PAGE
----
Unlocking Relief: The Power of Spinal Mobilisation in Chiropractic Care

Back pain affects nearly 11% of the global population, leading to significant costs in terms of treatment expenses and lost productivity. Among the various treatments available, spinal manipulation stands out as a common and effective method used by chiropractors to address spine-related issues. However, beyond the familiar “crack” associated with high-velocity low-amplitude thrusts, there’s a gentler technique known as spinal mobilisation. This low-velocity, rhythmical movement offers an alternative approach that can be equally effective without forceful adjustments. This article explores the power of spinal mobilisation in chiropractic care, highlighting its benefits and the importance of choosing the right practitioner for optimal spinal health.

Getting Started

Spinal manipulation is one of the most common treatments chiropractors use to treat spine injuries. Also known as spinal adjustment and manipulation, this manual therapy is used by a variety of practitioners including chiropractors, osteopaths and some physical therapists.

While spinal manipulation is most often associated with the chiropractic “crack,” or cavitation, it is important to note that this only occurs in conjunction with a high-velocity low-amplitude thrust. In contrast, spinal mobilisation is a low-velocity rhythmical gapping movement that doesn’t create a crack and can be stopped by the patient.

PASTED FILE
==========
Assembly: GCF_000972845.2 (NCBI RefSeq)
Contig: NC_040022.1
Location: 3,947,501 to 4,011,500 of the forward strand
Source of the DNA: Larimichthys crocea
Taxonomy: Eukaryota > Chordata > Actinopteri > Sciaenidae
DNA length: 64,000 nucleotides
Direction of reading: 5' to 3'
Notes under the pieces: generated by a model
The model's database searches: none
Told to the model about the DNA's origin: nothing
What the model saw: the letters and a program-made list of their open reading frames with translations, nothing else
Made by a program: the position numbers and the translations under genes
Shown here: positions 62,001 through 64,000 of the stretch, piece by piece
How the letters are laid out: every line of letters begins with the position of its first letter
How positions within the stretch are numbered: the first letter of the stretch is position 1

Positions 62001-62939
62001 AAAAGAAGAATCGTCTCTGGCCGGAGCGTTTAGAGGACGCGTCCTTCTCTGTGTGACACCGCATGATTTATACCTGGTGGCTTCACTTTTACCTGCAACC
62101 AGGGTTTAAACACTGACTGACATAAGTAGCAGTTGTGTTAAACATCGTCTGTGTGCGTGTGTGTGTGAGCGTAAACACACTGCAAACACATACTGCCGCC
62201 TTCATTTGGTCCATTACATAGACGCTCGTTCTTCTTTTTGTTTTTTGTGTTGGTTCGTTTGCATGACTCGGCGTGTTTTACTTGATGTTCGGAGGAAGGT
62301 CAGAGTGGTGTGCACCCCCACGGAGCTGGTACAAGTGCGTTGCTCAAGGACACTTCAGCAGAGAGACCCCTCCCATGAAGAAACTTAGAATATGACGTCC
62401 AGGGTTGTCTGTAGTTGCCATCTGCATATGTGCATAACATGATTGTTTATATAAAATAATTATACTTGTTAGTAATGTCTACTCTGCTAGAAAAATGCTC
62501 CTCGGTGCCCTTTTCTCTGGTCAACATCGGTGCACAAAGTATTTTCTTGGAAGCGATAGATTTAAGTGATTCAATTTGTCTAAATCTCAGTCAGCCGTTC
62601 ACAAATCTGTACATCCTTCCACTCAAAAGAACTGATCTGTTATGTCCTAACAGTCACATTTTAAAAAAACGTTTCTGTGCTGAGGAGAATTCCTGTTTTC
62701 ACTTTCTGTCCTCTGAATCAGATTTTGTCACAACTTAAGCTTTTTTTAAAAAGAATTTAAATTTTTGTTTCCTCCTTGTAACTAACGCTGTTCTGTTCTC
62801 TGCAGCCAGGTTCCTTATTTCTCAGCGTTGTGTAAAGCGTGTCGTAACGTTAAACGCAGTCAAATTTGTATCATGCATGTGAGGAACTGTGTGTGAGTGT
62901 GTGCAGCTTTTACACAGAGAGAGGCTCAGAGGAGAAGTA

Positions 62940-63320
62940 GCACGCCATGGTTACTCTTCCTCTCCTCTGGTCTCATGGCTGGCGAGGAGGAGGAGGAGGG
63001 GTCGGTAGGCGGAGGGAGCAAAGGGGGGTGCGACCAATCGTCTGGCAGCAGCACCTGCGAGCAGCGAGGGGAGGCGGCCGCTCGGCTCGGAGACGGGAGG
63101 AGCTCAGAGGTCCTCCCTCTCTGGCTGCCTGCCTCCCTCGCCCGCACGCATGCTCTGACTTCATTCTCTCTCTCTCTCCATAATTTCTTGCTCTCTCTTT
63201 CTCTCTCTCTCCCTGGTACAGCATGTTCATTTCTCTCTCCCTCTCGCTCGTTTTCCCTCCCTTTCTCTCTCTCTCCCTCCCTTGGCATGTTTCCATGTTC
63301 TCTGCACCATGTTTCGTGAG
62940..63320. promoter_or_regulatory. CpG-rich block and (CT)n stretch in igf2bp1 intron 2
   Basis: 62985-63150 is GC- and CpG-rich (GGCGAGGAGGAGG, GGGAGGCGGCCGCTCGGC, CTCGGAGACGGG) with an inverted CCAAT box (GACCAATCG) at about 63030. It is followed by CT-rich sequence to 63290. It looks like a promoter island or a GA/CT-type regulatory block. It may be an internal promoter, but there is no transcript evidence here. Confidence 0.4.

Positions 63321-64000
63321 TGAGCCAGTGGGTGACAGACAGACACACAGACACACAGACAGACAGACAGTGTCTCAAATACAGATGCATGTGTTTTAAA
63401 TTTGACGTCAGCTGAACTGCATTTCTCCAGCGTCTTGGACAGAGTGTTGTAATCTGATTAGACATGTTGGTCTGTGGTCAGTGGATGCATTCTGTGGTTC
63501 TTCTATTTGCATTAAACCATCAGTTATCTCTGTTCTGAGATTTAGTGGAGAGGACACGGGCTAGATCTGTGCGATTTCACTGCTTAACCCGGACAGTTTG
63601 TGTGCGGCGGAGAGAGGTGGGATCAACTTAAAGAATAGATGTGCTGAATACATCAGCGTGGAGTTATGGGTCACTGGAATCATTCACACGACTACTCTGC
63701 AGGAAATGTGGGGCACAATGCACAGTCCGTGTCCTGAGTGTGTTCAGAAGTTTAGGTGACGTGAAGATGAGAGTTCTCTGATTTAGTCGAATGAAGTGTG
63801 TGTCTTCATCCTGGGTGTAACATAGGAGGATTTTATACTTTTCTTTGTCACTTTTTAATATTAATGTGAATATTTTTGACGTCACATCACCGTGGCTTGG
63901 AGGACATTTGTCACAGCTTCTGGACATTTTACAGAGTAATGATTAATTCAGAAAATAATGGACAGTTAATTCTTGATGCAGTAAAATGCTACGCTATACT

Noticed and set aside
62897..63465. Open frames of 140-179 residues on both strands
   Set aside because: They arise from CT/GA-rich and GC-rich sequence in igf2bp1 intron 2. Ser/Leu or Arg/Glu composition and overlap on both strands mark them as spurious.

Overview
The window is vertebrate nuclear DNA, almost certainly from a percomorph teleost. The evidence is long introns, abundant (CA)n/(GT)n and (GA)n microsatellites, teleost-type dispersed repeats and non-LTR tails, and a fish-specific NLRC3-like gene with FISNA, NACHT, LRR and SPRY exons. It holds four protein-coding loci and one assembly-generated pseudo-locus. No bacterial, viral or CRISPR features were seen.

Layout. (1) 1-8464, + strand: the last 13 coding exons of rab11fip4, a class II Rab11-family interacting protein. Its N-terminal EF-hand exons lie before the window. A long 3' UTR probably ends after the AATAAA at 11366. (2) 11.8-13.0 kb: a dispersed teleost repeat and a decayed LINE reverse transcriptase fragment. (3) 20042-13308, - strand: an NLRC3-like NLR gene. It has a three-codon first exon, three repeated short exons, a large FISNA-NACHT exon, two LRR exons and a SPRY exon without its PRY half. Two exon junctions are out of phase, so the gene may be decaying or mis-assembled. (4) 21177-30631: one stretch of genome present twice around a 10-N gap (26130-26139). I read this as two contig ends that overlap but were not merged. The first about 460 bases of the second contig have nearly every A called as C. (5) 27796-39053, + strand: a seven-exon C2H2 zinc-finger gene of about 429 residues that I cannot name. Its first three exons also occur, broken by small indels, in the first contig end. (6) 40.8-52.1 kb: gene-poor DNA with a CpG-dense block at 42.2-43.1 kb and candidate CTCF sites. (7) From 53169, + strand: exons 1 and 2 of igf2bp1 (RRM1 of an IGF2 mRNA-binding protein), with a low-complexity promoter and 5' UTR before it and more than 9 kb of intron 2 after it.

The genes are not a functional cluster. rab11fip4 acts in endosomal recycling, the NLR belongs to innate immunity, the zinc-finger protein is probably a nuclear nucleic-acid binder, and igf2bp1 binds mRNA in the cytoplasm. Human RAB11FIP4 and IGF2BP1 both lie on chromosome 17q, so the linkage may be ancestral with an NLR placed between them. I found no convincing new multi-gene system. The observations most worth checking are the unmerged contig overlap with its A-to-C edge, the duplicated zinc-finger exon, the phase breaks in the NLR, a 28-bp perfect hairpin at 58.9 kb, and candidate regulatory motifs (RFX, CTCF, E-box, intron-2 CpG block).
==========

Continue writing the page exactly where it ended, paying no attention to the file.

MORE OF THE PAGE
Ideal Spine uses a combination of spinal manipulation and mobilisation techniques to align the spine, alleviate tension in the muscles and joints and prevent further injury. To learn more about our approach to spinal care, contact us today!

Finding the Right Chiropractor

Choosing chiropractor Clayton South is a vitally important decision for any patient. There are many factors to consider, including qualifications, treatment approach, communication style, and practical considerations. Patients should always interview several practitioners before deciding on one.

During the interview, patients should be sure to ask each DC about their experience and education. It is also a good idea to discuss the methods that each chiropractor uses, including spinal manipulation and mobilisation. Spinal manipulation involves using quick and strong chiropractic adjustments to align the spine. This often produces cracking sounds similar to the sound produced when a person cracks their knuckles. Some patients are not comfortable with this type of adjustment and prefer a softer technique, which is known as spinal mobilisation. This technique involves the use of broad strokes to separate vertebrae and is not as forceful as spinal manipulation. It can be effective in treating many musculoskeletal problems. It is often combined with other chiropractic techniques such as the Activator and Sacro-Occipital Technique.